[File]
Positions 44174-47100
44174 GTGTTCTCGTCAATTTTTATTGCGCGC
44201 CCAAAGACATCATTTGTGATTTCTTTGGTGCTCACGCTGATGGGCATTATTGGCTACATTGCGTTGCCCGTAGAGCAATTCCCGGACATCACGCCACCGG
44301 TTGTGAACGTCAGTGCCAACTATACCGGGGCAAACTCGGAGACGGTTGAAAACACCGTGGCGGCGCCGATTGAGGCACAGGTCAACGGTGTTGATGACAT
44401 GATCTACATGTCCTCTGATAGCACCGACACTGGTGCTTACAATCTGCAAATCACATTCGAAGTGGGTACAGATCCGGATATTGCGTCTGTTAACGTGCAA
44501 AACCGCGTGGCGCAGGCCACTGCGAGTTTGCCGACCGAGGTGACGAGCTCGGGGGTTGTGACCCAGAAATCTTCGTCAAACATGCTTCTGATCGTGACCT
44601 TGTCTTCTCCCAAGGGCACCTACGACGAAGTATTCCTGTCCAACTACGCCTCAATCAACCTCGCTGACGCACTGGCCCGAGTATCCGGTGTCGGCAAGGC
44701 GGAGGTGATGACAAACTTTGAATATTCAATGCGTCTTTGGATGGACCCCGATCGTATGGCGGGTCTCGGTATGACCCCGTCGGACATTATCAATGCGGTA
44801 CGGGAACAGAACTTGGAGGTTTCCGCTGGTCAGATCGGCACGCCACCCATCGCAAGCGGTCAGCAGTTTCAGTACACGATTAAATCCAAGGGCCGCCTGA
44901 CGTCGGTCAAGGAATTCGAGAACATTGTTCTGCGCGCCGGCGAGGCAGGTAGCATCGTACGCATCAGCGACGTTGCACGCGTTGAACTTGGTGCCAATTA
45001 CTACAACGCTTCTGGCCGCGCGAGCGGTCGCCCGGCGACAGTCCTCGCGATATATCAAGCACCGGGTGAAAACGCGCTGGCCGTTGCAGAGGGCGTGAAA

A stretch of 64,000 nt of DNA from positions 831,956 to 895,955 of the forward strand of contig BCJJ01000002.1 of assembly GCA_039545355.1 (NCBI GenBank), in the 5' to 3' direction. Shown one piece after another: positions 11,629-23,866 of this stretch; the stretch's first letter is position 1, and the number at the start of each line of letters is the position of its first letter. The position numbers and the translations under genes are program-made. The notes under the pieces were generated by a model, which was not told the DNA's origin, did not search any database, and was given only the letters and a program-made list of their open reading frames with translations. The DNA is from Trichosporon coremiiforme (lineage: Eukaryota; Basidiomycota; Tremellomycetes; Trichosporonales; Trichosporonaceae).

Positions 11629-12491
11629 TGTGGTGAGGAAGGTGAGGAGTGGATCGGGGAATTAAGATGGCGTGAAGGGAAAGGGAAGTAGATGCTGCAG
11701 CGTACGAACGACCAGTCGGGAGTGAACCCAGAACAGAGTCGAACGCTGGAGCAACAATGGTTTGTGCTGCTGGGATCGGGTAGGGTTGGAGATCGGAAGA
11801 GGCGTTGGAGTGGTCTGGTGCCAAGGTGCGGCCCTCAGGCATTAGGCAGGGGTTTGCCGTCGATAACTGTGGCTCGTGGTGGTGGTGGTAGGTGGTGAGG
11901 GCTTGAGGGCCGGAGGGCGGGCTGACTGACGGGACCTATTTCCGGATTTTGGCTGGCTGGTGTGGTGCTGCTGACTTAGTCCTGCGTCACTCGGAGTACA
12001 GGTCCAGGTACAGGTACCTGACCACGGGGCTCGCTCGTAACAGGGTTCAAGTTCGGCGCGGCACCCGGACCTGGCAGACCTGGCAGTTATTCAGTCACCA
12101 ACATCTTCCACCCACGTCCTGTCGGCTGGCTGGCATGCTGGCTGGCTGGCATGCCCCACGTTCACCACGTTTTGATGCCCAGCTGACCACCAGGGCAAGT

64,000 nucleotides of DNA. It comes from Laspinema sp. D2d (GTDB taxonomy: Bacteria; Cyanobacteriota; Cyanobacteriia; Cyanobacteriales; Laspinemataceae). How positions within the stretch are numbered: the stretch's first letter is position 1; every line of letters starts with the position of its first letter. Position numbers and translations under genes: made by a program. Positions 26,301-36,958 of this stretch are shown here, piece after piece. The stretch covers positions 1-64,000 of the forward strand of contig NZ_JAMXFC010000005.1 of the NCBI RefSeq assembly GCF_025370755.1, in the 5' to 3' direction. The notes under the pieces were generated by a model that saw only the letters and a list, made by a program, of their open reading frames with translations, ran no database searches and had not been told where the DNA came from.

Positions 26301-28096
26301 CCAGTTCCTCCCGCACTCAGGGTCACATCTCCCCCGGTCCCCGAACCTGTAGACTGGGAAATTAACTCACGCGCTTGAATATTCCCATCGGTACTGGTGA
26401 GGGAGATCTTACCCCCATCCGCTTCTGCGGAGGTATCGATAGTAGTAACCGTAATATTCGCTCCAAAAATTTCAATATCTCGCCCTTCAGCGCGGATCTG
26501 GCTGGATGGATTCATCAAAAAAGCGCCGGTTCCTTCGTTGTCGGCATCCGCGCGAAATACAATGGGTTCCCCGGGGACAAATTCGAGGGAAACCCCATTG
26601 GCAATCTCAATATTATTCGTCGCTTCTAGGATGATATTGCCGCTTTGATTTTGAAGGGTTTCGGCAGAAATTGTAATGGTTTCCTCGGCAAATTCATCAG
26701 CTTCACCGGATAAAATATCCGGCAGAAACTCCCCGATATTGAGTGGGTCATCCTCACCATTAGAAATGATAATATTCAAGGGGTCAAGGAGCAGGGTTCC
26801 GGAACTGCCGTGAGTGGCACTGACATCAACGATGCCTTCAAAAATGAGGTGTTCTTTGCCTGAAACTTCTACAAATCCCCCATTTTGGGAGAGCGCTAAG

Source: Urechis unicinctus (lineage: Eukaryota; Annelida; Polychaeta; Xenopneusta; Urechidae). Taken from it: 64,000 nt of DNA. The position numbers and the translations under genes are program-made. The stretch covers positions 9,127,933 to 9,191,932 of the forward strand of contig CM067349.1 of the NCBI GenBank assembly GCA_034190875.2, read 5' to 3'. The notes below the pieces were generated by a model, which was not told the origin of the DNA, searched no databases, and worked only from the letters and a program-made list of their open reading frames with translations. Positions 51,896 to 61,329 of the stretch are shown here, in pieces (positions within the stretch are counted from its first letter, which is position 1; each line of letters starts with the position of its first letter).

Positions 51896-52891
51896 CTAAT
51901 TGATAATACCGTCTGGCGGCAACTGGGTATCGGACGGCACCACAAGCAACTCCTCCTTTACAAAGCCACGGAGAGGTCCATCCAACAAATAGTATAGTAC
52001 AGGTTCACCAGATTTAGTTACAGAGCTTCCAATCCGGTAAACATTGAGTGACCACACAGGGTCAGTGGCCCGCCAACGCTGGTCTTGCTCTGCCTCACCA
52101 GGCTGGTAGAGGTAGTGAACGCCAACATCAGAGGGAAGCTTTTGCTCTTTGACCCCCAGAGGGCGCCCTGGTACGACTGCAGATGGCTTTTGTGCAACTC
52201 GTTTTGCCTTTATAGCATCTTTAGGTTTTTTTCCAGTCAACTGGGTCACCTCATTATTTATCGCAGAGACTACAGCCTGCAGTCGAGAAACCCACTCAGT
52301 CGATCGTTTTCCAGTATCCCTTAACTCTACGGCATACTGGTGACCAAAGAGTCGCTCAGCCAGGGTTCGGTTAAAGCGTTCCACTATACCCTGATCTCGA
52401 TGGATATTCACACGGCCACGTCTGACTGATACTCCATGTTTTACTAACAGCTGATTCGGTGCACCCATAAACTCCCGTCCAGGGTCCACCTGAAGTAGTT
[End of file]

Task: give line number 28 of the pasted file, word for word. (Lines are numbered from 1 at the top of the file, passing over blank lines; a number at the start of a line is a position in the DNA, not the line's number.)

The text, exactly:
Source: Urechis unicinctus (lineage: Eukaryota; Annelida; Polychaeta; Xenopneusta; Urechidae). Taken from it: 64,000 nt of DNA. The position numbers and the translations under genes are program-made. The stretch covers positions 9,127,933 to 9,191,932 of the forward strand of contig CM067349.1 of the NCBI GenBank assembly GCA_034190875.2, read 5' to 3'. The notes below the pieces were generated by a model, which was not told the origin of the DNA, searched no databases, and worked only from the letters and a program-made list of their open reading frames with translations. Positions 51,896 to 61,329 of the stretch are shown here, in pieces (positions within the stretch are counted from its first letter, which is position 1; each line of letters starts with the position of its first letter).